Understand the epigenetic reprogramming events and mediators during activation of development in the fertilized egg.
Examine the signaling events leading to the establishment of the pluripotency network and the ‘genesis’ of embryonic stem cells in the developing blastocyst.
Dissecting the process of nuclear reprogramming during the generation of iPS cells and also understanding oocyte factors after somatic cell nuclear transfer or ‘cloning.’
Identify the extracellular factors required for maintenance of pluripotency in ES and iPS cells from different species.
Develop applications for stem cells in humans and animals.
To develop novel stem cell-based tools for wildlife preservation.
Selvaraj V. (2012). Biomedical applications of induced pluripotent stem cells. In: Stem cells and cancer stem cells, Vol 3. M.A. Hayat (Ed.), Springer-Verlag, Berlin, Germany. pp. 265-275.
Ambrose W. and Selvaraj V†. (2011). iPS cells: born-again stem cells for biomedical applications. In: Biomedical Engineering, Book 3. B. Ghista (Ed.), Intech Publisher, Rijeka, Croatia.pp. 679-696. †Corresponding author
Cooke PS, Selvaraj V, Yellayi S (2005) [Phytoestrogen effects on immunity.] In: Endocrine Disruptors in Life Science-Molecular Mechanism of Health Effects. T Iguchi and T Inoue (Eds.), Springer-Verlag, Japan, Ltd., Tokyo, Japan, pp. 255-261.
Selvaraj V, Jiang P, Chechneva O, Lo U and Deng W. (2012). Differentiating human stem cells into neurons and glial cells for neural repair. Frontiers in Bioscience. 17:65-89.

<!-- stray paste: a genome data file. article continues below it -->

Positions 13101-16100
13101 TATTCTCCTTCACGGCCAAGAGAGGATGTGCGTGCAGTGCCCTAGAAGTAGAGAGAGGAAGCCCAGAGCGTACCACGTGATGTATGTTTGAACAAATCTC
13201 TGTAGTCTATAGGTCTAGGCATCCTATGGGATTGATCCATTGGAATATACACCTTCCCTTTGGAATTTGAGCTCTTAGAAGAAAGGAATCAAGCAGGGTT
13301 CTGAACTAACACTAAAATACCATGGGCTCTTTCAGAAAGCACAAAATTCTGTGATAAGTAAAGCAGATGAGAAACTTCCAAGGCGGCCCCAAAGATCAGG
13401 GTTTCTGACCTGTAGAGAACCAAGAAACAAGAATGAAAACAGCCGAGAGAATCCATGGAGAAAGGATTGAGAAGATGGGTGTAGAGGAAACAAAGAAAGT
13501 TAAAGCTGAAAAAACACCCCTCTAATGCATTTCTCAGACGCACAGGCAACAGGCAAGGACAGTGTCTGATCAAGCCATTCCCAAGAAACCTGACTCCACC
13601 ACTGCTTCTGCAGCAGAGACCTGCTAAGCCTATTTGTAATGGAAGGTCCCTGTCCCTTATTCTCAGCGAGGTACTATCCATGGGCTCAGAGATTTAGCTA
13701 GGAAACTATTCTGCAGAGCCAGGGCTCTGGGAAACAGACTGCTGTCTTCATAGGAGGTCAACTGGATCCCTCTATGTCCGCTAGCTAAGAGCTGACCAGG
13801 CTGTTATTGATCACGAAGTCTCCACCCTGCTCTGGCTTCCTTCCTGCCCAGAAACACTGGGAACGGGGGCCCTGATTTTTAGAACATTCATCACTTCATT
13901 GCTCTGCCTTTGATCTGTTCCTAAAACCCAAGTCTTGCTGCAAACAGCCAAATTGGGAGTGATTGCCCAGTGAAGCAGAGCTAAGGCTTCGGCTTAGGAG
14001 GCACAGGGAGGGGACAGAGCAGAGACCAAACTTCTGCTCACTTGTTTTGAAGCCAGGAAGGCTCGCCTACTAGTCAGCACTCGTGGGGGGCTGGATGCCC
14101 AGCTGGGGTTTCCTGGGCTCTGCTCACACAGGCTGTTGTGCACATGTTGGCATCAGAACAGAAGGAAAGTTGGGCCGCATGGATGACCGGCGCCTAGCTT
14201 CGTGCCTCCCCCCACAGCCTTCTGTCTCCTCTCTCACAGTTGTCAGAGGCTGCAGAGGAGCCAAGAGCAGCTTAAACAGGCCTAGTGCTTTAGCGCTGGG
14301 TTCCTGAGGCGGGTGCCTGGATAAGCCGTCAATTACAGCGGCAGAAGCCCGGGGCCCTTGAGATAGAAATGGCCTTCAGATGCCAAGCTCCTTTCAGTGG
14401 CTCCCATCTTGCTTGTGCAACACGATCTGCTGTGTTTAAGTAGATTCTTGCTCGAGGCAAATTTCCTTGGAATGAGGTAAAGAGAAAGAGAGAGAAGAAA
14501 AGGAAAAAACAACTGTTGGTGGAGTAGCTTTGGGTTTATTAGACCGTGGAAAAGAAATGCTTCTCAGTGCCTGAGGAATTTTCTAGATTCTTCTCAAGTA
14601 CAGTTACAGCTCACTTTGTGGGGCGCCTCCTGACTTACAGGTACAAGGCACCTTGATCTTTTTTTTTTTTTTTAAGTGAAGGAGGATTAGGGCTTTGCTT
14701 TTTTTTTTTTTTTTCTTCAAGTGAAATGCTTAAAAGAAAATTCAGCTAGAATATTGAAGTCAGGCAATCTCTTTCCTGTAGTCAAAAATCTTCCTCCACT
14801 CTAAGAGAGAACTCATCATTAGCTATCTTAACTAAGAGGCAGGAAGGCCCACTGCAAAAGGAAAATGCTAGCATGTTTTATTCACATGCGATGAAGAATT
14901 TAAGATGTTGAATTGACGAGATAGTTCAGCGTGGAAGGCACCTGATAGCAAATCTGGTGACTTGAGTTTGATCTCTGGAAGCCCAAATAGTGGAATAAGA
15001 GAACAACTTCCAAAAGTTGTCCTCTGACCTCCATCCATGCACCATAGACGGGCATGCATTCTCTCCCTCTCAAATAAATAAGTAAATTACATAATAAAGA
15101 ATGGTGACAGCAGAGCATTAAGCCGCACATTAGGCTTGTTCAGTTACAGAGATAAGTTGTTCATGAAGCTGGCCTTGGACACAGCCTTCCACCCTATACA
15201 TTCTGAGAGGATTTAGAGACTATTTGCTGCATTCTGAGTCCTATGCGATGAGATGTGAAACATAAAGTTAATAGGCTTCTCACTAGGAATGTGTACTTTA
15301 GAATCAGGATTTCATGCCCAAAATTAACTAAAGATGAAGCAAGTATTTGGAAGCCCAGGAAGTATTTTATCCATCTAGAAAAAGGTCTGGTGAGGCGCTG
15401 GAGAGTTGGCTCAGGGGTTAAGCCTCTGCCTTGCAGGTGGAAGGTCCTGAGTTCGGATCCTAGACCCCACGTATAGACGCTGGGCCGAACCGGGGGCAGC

Selvaraj V, Wildt D and Pukazhenthi B. (2011). Induced pluripotent stem cells for conserving endangered species? Nature Methods. 8(10): 805-807.
Selvaraj V†, Plane JM, Williams AJ and Deng W. (2010). Switching cell fate: the remarkable rise of iPS and lineage reprogramming technologies. Trends in Biotechnology. 28(4): 214-23. †Corresponding author
Cooke PS, Selvaraj V and Yellayi S. (2006). Genistein, estrogen receptors and the acquired immune response. The Journal of Nutrition. 136(3):704-8.
Soundarapandian M, Selvaraj V, Lo U, Golub M, Feldman D, Pleasure DE and Deng W. (2011). Zfp488 promotes oligodendrocyte differentiation of neural progenitor cells in adult mice after demyelination. Scientific reports. 1:2 doi:10.1038/srep2.
Shanmugam AS, Jadav KK, Illayaraja S and Selvaraj V. (2011). Effects of body weight and season on serum lipid concentrations in sloth bears (Melursus ursinus ursinus). Journal of Zoo and Wildlife Medicine. 42(3): 373-381.
Jiang P, Selvaraj V and Deng W. (2010). Differentiation of embryonic stem cells into oligodendrocyte precursors. Journal of Visualized Experiments. (39). pii: 1960.